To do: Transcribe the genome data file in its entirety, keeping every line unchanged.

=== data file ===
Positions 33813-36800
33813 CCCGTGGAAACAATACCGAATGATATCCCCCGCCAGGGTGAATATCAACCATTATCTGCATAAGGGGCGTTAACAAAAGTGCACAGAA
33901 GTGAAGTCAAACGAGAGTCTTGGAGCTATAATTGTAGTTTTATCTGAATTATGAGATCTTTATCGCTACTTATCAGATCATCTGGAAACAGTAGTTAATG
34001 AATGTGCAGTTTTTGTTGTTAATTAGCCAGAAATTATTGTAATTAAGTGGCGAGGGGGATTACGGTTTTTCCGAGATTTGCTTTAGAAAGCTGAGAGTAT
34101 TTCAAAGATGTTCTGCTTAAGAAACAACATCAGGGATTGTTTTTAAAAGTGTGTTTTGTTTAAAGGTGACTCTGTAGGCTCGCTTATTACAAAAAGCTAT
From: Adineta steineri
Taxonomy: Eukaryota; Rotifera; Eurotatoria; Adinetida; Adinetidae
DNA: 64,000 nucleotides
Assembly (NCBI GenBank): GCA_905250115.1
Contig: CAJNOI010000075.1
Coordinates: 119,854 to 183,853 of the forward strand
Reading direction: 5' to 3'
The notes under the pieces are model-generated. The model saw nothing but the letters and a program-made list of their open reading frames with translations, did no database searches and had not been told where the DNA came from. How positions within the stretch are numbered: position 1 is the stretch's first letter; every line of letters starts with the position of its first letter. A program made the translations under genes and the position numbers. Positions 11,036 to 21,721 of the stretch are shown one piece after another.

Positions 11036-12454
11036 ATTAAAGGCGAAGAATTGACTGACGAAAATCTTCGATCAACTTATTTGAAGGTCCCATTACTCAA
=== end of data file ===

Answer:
Positions 33813-36800
33813 CCCGTGGAAACAATACCGAATGATATCCCCCGCCAGGGTGAATATCAACCATTATCTGCATAAGGGGCGTTAACAAAAGTGCACAGAA
33901 GTGAAGTCAAACGAGAGTCTTGGAGCTATAATTGTAGTTTTATCTGAATTATGAGATCTTTATCGCTACTTATCAGATCATCTGGAAACAGTAGTTAATG
34001 AATGTGCAGTTTTTGTTGTTAATTAGCCAGAAATTATTGTAATTAAGTGGCGAGGGGGATTACGGTTTTTCCGAGATTTGCTTTAGAAAGCTGAGAGTAT
34101 TTCAAAGATGTTCTGCTTAAGAAACAACATCAGGGATTGTTTTTAAAAGTGTGTTTTGTTTAAAGGTGACTCTGTAGGCTCGCTTATTACAAAAAGCTAT
From: Adineta steineri
Taxonomy: Eukaryota; Rotifera; Eurotatoria; Adinetida; Adinetidae
DNA: 64,000 nucleotides
Assembly (NCBI GenBank): GCA_905250115.1
Contig: CAJNOI010000075.1
Coordinates: 119,854 to 183,853 of the forward strand
Reading direction: 5' to 3'
The notes under the pieces are model-generated. The model saw nothing but the letters and a program-made list of their open reading frames with translations, did no database searches and had not been told where the DNA came from. How positions within the stretch are numbered: position 1 is the stretch's first letter; every line of letters starts with the position of its first letter. A program made the translations under genes and the position numbers. Positions 11,036 to 21,721 of the stretch are shown one piece after another.

Positions 11036-12454
11036 ATTAAAGGCGAAGAATTGACTGACGAAAATCTTCGATCAACTTATTTGAAGGTCCCATTACTCAA